Once you’ve drawn the triangles, you’ll have a layout you can use to outline a majestic monarch butterfly’s wings. (Don’t worry about doing the other side for now—we’ll show you a trick to cut your work in half and make sure your butterfly is symmetrical.)
For the top wing, start by tracing a slightly curved line starting from the bottom left corner of the triangle all the way to the top right corner and beyond.
Then, make another curved line connecting the end of the top line to the bottom right corner, and finish by barely curving around the bottom line of the triangle until your wing shape is complete.
Follow the same process with the bottom wing, just curving around the triangle. Once you have finished drawing the outline of the butterfly wings, you can erase the triangles so that they don’t confuse you when you start drawing the beautiful patterns inside the wings.
Now you have your basic butterfly outline, you can move on to the most exciting part: the markings on the wings. Butterfly wings have a large variety of markings. To humans, these markings can be fascinating and beautiful. To a butterfly, however, these colors can help identify different species or potential mates. They also keep butterflies safe, acting as camouflage, resembling eyes, or tricking predators into thinking they are potentially poisonous with their vibrant shades of red and orange.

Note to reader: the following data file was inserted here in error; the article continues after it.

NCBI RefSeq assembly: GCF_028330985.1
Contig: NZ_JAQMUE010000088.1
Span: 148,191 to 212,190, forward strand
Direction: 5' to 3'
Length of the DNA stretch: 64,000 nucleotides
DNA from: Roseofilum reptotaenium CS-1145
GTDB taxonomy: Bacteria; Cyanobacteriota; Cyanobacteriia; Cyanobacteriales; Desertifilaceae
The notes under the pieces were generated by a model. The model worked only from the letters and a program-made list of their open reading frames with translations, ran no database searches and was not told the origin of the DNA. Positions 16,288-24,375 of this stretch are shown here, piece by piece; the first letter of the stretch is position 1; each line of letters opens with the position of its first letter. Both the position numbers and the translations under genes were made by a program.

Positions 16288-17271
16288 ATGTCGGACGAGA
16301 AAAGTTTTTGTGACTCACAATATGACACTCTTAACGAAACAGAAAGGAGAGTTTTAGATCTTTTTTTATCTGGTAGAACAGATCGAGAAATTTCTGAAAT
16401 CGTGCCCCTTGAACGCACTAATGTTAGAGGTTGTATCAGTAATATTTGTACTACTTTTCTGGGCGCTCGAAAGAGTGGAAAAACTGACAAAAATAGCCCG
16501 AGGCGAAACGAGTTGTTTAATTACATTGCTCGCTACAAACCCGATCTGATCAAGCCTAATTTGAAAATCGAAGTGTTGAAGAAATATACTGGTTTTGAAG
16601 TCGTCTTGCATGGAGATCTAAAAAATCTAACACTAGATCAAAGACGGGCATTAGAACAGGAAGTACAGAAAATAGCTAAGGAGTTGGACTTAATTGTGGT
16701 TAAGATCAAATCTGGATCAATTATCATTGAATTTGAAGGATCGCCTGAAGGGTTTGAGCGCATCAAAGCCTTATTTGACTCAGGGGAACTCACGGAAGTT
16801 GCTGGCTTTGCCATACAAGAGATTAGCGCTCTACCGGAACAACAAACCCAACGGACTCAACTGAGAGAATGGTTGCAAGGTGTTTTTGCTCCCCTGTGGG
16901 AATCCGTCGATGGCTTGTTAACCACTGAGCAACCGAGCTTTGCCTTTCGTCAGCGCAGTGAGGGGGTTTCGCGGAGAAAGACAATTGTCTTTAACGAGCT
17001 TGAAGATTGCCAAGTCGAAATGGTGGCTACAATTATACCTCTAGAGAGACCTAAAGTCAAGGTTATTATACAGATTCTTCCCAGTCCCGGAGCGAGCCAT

For this tutorial, we’ll learn how to draw a monarch butterfly’s wings, but you can draw any other type of butterfly you’d like, or come up with your own fantasy butterfly.
Use the reference images below for a step-by-step process of how to draw the lines and spots on your monarch butterfly.
Animal Pencil Drawings: Techniques for Beginners.
Now that you’ve finished drawing the first side of your butterfly, you can either try to make an exact copy for the other side, or use this nifty trick to make it perfectly symmetrical.
First, place a sheet of tracing paper on top of your butterfly sketch, keeping it in place with a piece of painter’s tape. Then, start tracing the outline with a dark pencil.
Now, take the tracing paper and place it with the pencil side down on another piece of drawing paper. Use a little piece of painter’s tape to hold the paper into place—you should be able to lift and return the tracing paper back to its exact same place if you need to.
Take a sharp pencil and, using a decent amount of pressure, start tracing exactly where you already drew. This will transfer the carbon on the paper onto your clean surface.
When you finish, lift up the tracing paper and flip it to make the other side. Lay it exactly over the body so that the wings are in exactly the same spot and your butterfly is perfectly symmetrical. Since you now have carbon on this side too, trace one more time. (You only need to trace the butterfly’s body once.)
After you finish tracing the second side, you will have a fairly clear and detailed outline of a beautiful monarch butterfly. Now, it’s up to you to decide how to make it your own.
Learn to Paint Realistic Watercolor Butterflies.
There are over 17,000 known butterfly species, so there’s an endless supply of inspiration for butterfly art. Here are just a few of the butterflies created by teachers and students of Skillshare courses.